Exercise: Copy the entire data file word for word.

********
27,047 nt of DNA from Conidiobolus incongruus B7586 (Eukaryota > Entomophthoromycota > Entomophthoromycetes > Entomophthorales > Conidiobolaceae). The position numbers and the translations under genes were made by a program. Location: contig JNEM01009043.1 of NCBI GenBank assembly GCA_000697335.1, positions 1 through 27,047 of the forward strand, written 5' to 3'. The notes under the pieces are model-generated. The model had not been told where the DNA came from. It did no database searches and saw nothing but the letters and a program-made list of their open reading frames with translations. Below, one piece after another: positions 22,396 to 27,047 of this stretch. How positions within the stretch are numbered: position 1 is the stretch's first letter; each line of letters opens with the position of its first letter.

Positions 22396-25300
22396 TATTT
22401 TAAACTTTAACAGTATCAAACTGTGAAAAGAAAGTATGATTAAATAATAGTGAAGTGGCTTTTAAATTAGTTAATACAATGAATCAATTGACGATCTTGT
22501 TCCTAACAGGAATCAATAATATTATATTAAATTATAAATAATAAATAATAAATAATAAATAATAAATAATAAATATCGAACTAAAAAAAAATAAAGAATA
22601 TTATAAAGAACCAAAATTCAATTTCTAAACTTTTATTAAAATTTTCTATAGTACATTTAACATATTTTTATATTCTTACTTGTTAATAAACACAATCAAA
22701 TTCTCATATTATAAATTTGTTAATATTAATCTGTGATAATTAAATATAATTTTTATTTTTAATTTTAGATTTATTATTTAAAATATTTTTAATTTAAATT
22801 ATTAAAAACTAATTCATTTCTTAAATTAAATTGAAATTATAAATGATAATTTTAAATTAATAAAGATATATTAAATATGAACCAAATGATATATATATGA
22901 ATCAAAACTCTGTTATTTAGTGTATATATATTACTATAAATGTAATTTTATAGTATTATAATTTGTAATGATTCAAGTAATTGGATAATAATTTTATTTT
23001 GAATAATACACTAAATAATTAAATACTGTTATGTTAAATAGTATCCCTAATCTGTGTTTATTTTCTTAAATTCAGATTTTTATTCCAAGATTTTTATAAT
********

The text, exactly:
27,047 nt of DNA from Conidiobolus incongruus B7586 (Eukaryota > Entomophthoromycota > Entomophthoromycetes > Entomophthorales > Conidiobolaceae). The position numbers and the translations under genes were made by a program. Location: contig JNEM01009043.1 of NCBI GenBank assembly GCA_000697335.1, positions 1 through 27,047 of the forward strand, written 5' to 3'. The notes under the pieces are model-generated. The model had not been told where the DNA came from. It did no database searches and saw nothing but the letters and a program-made list of their open reading frames with translations. Below, one piece after another: positions 22,396 to 27,047 of this stretch. How positions within the stretch are numbered: position 1 is the stretch's first letter; each line of letters opens with the position of its first letter.

Positions 22396-25300
22396 TATTT
22401 TAAACTTTAACAGTATCAAACTGTGAAAAGAAAGTATGATTAAATAATAGTGAAGTGGCTTTTAAATTAGTTAATACAATGAATCAATTGACGATCTTGT
22501 TCCTAACAGGAATCAATAATATTATATTAAATTATAAATAATAAATAATAAATAATAAATAATAAATAATAAATATCGAACTAAAAAAAAATAAAGAATA
22601 TTATAAAGAACCAAAATTCAATTTCTAAACTTTTATTAAAATTTTCTATAGTACATTTAACATATTTTTATATTCTTACTTGTTAATAAACACAATCAAA
22701 TTCTCATATTATAAATTTGTTAATATTAATCTGTGATAATTAAATATAATTTTTATTTTTAATTTTAGATTTATTATTTAAAATATTTTTAATTTAAATT
22801 ATTAAAAACTAATTCATTTCTTAAATTAAATTGAAATTATAAATGATAATTTTAAATTAATAAAGATATATTAAATATGAACCAAATGATATATATATGA
22901 ATCAAAACTCTGTTATTTAGTGTATATATATTACTATAAATGTAATTTTATAGTATTATAATTTGTAATGATTCAAGTAATTGGATAATAATTTTATTTT
23001 GAATAATACACTAAATAATTAAATACTGTTATGTTAAATAGTATCCCTAATCTGTGTTTATTTTCTTAAATTCAGATTTTTATTCCAAGATTTTTATAAT